Now, before you run off with "Aha! See, it's worse for men, because men are emasculated by their wives and by people outside the relationship!" you have to understand that, culturally, all women have already been "emasculated". Whether or not a man is treated like a man does depend, unfortunately, to a large degree, on how successful he is; men who are failures stop being "real men". But if people do not hold women to the same standard, it's because many people consider women inherently inferior to men. And husbands can use this stereotype against their wives -- (a) he can not only feel superior and treat his wife with contempt because he makes more money; (b) he can also invoke cultural stereotypes to remind her that -- because she is female -- she is inferior and will never be as good as him. How do you think that feels? Well, I imagine it's pretty emasculating. Only, in this case, there's nothing the woman can do to change it. At least her husband can possibly find a better job.

I'm not saying it won't be difficult for you to bear up under that kind of pressure, because it's real. All I'm doing is pointing out that if you were the wife instead of the husband, things wouldn't be better for you, they'd just be different. Instead of fearing emasculation by your wife and people outside the relationship, you'd have to deal with feeling like a second class person in a more general sense, in most situations. (If you find yourself sympathetic to the plight of men in general, I guarantee you you'd be a feminist right now if you'd been born a woman.)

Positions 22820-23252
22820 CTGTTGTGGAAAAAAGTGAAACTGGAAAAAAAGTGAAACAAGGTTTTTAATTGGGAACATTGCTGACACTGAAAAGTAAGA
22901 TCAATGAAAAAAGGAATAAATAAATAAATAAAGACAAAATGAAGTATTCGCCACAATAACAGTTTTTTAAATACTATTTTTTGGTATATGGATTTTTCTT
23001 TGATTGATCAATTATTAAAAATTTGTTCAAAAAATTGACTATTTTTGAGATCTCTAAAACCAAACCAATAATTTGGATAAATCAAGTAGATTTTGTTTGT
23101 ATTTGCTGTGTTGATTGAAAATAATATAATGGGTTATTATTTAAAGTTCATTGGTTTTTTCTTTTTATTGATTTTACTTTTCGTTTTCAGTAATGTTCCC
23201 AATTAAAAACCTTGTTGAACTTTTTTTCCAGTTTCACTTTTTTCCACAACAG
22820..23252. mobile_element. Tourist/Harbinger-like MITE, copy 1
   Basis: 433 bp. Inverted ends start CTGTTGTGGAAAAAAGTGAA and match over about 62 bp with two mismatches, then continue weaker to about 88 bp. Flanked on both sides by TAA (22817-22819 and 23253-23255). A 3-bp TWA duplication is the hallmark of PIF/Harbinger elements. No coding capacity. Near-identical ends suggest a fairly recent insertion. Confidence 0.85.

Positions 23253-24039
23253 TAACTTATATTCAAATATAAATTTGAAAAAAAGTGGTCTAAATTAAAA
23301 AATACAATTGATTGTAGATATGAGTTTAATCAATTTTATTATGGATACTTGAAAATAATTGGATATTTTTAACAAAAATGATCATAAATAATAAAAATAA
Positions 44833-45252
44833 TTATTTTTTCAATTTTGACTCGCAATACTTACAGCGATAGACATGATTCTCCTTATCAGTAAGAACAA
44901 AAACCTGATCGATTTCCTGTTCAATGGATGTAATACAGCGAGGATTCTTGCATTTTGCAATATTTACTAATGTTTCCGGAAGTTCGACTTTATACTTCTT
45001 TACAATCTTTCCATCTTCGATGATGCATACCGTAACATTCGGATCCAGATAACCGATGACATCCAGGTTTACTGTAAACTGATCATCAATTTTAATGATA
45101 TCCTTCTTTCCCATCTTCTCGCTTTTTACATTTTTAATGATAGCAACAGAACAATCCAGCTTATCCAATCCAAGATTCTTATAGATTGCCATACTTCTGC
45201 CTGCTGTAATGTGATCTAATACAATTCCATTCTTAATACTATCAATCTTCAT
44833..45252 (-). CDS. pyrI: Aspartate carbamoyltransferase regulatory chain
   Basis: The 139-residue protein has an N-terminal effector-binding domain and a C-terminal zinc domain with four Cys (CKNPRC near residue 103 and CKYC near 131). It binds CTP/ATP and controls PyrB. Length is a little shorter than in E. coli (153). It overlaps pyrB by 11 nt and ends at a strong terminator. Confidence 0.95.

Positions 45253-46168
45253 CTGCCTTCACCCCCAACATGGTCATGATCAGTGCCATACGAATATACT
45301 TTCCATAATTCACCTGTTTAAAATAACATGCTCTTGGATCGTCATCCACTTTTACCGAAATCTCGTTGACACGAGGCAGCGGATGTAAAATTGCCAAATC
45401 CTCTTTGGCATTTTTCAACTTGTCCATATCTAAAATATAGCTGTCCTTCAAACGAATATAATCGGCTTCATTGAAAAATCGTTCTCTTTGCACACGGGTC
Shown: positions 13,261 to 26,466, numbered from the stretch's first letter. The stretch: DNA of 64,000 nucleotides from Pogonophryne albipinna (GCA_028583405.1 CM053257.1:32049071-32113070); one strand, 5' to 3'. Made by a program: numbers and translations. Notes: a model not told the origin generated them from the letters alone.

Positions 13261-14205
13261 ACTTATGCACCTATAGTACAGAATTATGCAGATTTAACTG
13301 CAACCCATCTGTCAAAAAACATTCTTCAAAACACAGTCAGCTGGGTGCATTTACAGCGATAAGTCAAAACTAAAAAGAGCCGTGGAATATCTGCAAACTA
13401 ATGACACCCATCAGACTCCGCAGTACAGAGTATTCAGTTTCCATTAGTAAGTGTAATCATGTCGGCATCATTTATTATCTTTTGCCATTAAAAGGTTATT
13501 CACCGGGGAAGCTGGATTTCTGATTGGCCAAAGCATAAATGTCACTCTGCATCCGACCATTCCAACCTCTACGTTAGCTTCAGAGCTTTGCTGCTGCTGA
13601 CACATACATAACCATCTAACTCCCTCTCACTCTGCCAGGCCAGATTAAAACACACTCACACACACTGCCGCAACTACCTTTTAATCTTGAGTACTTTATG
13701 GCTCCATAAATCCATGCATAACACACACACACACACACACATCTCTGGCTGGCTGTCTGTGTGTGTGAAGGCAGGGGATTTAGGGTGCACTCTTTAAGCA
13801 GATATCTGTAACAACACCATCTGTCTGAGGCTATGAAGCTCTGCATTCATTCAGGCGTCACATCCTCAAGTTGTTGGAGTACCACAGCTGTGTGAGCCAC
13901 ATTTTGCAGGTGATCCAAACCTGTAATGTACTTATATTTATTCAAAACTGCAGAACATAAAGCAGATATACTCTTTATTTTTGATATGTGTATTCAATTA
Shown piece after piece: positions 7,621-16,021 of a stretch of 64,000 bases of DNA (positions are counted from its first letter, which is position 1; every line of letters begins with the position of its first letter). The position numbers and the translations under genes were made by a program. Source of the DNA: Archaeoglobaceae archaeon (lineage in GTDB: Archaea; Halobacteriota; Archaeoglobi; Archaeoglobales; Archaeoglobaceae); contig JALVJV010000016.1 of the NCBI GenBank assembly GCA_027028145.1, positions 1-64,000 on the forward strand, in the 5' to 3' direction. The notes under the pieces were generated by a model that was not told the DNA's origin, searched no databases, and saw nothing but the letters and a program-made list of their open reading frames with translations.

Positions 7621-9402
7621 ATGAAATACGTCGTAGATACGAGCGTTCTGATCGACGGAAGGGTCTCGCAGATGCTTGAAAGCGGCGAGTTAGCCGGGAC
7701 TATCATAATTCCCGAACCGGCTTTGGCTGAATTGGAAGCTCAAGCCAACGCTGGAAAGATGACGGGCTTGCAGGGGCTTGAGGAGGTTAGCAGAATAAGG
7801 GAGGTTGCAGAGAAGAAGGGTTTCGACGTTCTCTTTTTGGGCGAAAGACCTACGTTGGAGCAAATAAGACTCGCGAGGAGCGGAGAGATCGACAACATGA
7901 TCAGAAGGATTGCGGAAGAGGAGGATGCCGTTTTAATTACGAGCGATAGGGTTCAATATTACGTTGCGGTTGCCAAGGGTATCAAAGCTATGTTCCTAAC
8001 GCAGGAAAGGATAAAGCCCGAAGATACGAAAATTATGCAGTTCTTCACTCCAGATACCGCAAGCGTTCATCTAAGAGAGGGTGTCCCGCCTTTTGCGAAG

Imo, it's more "manly" to bear up under those pressures than to cave to other people's opinions. Being overly worried about what other people think of you isn't exactly manly. It takes guts and determination to live the life you want to live when everyone is telling you to live the way they want you to live. Whether it's more important to you to pursue your own happiness or avoid trouble is something only you can decide, but fwiw, I've tried to avoid trouble most of my life and now I regret every minute of it. I just don't want you to feel like you've wasted your life the way I have.

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post #19 of 19 (permalink) Old 12-26-2019, 02:56 PM